Who is Javier Milei? Argentina’s new president ‘looks like Wolverine and acts like Wolverine’

November 20, 2023

Friends and foes of Argentina’s next president compare him to his fellow right-wing populists Donald Trump and Jair Bolsonaro. Others have called the wild-haired economist a mix of Boris Johnson and the killer doll Chucky.
But when Javier Milei’s image consultant conceived his unorthodox hairdo, she had two different men in mind: Elvis Presley and Wolverine.
“He looks like Wolverine. He acts like Wolverine. He’s like an anti-hero,” Lilia Lemoine, a professional cosplayer turned congresswoman-elect, said of her anti-establishment ally during a recent interview in Buenos Aires.
Lemoine, whose stage name is Lady Lemon, said she saw striking similarities between Argentina’s president-elect and the volatile Marvel character.
“[Wolverine] is very loyal and brave ... He can get really mad and be aggressive with his enemies – but only when he’s attacked. He will never ever kill someone or attack someone for no reason,” the 43-year-old said, insisting Milei also had a softer side.
“He’s adorable,” Lemoine claimed in a pre-election interview, calling the far-right libertarian “the most wanted man in Argentina right now”.
That has not always been the case. An unauthorised biography of Milei – who on Sunday trounced his Peronist rival in Argentina’s most important election in decades – paints him as a mercurial loner who suffered a childhood of parental abuse and schoolyard bullying during the 1980s and was given the nickname El Loco (The Madman).
“More than Milei’s ideas, what worries me is his state of mind and emotional stability,” said the book’s author, Juan Luis González.
A music-lover, Milei was the lead singer of a Rolling Stones cover band called Everest and, according to Lemoine, also enjoys Bob Marley and Verdi. “He loves opera. He sings opera. He’s not very good – but don’t say I said that,” she confided.
Milei was more successful as a media personality, finding fame as an economic pundit on Argentinian TV shows where he would pontificate about both the misery of inflation and the joy of tantric sex. “Each man has his own dynamic. In my particular case, I ejaculate every three months,” Milei once boasted on air.
Such titillating declarations – and Milei’s propensity for attention-grabbing foul-mouthed outbursts – made him a household name and helped him kick-start a career in politics around five years ago. The libertarian economist was elected to congress in 2021 for his party Libertad Avanza (Freedom Advances) party and was swept into the presidency this week by an tsunami of voter fury at the corruption and mismanagement that millions of voters blame for Argentina’s worst economic crisis in two decades.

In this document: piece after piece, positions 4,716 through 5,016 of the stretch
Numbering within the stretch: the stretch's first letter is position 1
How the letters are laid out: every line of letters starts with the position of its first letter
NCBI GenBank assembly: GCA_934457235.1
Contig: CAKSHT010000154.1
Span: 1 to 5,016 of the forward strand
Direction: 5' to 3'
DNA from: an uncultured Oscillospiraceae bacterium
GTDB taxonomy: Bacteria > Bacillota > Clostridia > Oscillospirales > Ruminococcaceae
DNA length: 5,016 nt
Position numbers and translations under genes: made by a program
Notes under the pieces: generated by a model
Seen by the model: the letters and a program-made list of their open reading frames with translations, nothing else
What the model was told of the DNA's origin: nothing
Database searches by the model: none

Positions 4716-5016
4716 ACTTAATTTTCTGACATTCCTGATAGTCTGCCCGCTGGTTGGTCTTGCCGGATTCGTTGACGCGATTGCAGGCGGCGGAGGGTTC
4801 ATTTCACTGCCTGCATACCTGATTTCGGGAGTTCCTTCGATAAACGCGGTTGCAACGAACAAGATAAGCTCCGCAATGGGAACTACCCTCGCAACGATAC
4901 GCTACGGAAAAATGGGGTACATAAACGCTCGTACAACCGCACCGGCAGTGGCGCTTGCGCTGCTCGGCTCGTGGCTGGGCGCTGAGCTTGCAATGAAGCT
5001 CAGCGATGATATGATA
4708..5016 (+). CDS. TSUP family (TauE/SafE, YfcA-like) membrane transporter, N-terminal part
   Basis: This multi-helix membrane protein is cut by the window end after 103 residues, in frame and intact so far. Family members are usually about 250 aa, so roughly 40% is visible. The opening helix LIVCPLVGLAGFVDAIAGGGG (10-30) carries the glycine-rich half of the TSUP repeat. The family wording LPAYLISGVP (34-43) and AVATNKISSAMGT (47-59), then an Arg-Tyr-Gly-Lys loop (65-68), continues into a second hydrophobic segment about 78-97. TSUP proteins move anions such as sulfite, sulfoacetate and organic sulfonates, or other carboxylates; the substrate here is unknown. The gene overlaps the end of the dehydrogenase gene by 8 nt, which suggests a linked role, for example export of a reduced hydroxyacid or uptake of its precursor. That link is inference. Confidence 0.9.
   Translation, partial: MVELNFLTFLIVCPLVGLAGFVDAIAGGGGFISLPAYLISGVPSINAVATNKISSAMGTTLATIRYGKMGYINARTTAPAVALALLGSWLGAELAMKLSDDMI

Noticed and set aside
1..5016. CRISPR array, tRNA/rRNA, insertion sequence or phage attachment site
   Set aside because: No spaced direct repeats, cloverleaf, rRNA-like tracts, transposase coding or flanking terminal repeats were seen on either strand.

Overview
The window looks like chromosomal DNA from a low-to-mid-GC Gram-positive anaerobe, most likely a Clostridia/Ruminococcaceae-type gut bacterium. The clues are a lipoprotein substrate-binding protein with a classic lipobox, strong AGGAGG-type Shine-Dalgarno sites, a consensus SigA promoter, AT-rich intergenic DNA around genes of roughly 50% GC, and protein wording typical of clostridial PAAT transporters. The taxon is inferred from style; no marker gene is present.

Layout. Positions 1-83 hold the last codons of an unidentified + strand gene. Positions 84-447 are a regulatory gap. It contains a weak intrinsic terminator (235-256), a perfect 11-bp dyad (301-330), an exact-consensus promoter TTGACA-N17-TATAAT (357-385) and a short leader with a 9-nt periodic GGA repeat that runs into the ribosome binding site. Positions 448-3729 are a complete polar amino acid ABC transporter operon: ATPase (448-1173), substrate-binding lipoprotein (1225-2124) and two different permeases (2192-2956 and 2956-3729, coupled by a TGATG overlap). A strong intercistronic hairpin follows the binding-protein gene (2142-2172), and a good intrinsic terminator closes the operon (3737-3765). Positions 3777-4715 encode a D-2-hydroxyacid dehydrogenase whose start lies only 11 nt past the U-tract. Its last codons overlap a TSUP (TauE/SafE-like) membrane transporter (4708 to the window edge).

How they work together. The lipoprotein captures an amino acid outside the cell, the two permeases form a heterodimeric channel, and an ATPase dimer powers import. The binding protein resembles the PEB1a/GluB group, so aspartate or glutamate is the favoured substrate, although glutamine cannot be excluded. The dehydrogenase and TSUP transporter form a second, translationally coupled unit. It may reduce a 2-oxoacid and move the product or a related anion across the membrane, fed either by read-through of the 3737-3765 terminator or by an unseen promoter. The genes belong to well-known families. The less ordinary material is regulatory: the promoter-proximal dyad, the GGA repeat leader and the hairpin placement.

“The vote represents a desperate attempt at something new, come what may,” said Benjamin Gedan, an Argentina specialist from the Wilson Centre. “The option [voters had] was more of the same in catastrophic economic conditions or a radical gamble on a potentially bright future with a lot of downside risk.”
[ Argentina: Far-right libertarian Javier Milei wins presidential election ]
Supporters of Javier Milei in Salta, Argentina. Photograph: Sarah Pabst/The New York Times
Gedan believed there would be “a lot of buyer’s remorse in Argentina” if Milei pursued even a small fraction of his ideas.
Those ideas include legalising the sale of human organs, dramatically slashing social spending, downplaying the crimes of Argentina’s 1976-83 dictatorship, and cutting ties with Argentina’s two most important trade partners, Brazil and China.
On the campaign trail, Milei vowed to abolish Argentina’s central bank and dollarise the economy, and brandished a chainsaw intended to symbolise ferocious cuts he believes will help stabilise the economy and “exterminate” rampant inflation.
Milei’s biography suggests some of those ideas may have come from his five cloned mastiff dogs who are named after economists including Murray Rothbard and Robert Lucas. “They are like two metres tall, they weigh like 100kg ... He calls them his four-legged children,” said Lemoine, laughing off claims that Argentina’s future leader takes political advice from those animals.
Many experts believe Milei will be forced to moderate after taking power next month and will struggle to implement his more controversial proposals. Milei’s party controls just 38 of 257 seats in Argentina’s lower house and eight of 72 in the senate.
But on Sunday night Milei showed little sign of diluting his vision for South America’s second-largest economy. “The changes this country needs are drastic,” he declared, announcing Trumpian plans to make Argentina great again.
Even before Milei’s victory was complete, Lemoine said she was certain her friend – and his sideburns – would prevail.
“I’m just happy because I saw it from the beginning. It’s nice to know that you were right even when nobody believed in it,” she said. – Guardian

This data comes from MediaIntel.Asia's Media Intelligence and Media Monitoring Platform.

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